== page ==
Tests for differential gene expression with RNA-seq data have a tendency to identify certain types of transcripts as significant, e.g. longer and highly-expressed transcripts. This tendency has been shown to bias gene set enrichment (GSE) testing, which is used to find over- or under-represented biological functions in the data. Yet there remains a surprising lack of tools for GSE testing specific for RNA-seq.
Researchers at the University of Michigan a new GSE method for RNA-seq data, RNA-Enrich, that accounts for the above tendency empirically by adjusting for average read count per gene. RNA-Enrich is a quick, flexible method and web-based tool, with 16 available gene annotation databases. It does not require a p-value cut-off to define differential expression, and works well even with small sample sized experiments. They show that adjusting for read counts per gene improves both the type I error rate and detection power of the test.
(a) RNA-seq data from LNCaP cells treated with DHT compared to a control showed a relationship between average gene read count and – log10(p-values) from DE tests. (b-c) Histogram of permutation p-values (teal color) should be uniformly distributed for acceptable type I error rate. For RNA-Enrich, the type I error rate is approximately uniform (b), but for the random sets approach for which there is no correction, more p-values are significant than expected (c). With the original data, RNA-Enrich identifies more significant GO terms than the random sets method (pink color). (d) RNA-seq data from A549 cells treated with Dex compared to ethanol showed no relationship between read count and –log10(p-values). (e-f) With or without the read count bias correction, type I error rate is approximately uniform, indicating that no correction is needed and either test is valid. Additional permutations, enrichment testing methods, and dataset are provided in the supplement.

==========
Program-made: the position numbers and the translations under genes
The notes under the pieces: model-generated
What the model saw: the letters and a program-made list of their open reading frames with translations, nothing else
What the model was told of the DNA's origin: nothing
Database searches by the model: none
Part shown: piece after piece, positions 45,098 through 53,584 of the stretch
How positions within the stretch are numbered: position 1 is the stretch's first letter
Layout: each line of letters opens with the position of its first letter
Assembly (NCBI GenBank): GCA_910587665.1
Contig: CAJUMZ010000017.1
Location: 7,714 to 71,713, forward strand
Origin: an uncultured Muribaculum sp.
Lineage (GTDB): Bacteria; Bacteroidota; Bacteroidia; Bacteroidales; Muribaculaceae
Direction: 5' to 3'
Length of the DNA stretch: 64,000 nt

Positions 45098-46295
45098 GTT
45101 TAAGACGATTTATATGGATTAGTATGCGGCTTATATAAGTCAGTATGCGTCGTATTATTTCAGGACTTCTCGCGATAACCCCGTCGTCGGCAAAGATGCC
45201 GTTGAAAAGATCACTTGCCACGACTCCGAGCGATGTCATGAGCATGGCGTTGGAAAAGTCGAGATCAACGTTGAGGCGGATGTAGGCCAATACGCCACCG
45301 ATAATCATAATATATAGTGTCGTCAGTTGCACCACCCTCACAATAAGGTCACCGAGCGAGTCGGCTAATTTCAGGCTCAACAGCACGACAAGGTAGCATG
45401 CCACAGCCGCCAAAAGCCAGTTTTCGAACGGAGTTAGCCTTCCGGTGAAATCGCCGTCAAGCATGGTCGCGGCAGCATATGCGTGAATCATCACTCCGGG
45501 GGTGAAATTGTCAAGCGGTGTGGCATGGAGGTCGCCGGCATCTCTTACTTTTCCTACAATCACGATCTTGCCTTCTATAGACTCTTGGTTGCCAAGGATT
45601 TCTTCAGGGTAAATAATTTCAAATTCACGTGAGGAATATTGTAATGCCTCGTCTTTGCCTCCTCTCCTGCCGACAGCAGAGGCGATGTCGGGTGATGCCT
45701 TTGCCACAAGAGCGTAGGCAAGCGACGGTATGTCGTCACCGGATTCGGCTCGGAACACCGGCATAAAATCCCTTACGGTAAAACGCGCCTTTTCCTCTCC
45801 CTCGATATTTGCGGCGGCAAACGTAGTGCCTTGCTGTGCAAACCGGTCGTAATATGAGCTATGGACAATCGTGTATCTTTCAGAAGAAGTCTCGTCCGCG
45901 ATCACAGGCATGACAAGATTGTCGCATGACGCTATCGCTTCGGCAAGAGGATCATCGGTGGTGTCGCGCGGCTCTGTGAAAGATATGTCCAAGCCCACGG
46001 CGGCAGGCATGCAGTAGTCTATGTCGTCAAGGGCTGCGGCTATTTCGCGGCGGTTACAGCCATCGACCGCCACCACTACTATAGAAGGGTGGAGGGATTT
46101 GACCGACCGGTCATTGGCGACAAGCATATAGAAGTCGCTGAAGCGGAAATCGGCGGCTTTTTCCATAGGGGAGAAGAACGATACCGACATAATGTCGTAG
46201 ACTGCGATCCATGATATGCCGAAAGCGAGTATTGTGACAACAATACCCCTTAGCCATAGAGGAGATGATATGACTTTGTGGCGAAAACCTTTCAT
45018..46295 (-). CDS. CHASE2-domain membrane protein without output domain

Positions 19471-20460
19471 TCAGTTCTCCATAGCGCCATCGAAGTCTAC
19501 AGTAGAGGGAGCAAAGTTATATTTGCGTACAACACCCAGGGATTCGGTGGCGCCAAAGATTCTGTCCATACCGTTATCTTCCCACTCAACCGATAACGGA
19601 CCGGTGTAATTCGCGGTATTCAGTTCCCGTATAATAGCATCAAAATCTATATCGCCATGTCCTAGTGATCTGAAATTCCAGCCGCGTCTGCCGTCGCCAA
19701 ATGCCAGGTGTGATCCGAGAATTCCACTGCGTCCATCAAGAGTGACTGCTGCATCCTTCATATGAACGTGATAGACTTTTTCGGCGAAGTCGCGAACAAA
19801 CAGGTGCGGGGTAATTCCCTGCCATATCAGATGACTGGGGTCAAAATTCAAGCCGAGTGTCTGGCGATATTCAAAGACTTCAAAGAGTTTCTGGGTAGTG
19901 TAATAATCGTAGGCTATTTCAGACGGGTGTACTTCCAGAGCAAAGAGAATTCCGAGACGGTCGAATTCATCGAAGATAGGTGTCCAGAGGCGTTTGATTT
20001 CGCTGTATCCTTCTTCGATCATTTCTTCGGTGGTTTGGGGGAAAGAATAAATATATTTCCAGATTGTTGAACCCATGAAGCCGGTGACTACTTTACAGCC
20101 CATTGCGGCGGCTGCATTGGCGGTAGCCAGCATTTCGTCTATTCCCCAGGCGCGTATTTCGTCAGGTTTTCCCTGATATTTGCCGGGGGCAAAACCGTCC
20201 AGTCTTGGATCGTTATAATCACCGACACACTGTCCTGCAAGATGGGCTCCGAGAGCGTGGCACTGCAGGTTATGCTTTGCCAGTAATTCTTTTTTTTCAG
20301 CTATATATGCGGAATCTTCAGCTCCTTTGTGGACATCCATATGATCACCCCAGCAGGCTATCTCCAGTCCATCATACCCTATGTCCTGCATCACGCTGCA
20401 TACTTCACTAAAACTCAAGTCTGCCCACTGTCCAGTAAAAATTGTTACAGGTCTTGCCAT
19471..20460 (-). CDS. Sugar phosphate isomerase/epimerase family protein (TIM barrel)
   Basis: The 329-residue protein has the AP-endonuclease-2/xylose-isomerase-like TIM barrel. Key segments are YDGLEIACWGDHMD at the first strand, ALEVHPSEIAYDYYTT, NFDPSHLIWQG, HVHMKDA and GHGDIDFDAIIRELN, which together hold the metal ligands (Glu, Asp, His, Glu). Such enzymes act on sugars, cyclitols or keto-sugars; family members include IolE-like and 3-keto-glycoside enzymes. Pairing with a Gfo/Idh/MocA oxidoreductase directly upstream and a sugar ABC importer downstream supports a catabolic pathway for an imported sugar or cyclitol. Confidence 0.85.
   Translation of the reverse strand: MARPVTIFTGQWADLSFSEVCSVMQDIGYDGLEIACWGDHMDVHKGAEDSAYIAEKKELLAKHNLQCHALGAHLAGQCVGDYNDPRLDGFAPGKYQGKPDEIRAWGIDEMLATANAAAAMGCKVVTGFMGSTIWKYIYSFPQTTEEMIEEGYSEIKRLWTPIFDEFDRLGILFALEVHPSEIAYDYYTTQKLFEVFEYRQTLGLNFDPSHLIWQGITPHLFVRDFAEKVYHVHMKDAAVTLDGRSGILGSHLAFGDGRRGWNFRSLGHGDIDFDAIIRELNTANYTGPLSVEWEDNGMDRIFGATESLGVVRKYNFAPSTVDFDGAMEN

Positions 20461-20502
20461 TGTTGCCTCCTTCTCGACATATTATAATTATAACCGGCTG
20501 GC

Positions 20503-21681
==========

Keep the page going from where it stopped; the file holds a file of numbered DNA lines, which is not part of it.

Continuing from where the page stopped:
Availability – RNA-Enrich is available at: http://lrpath.ncibi.org or from supplemental material as R code.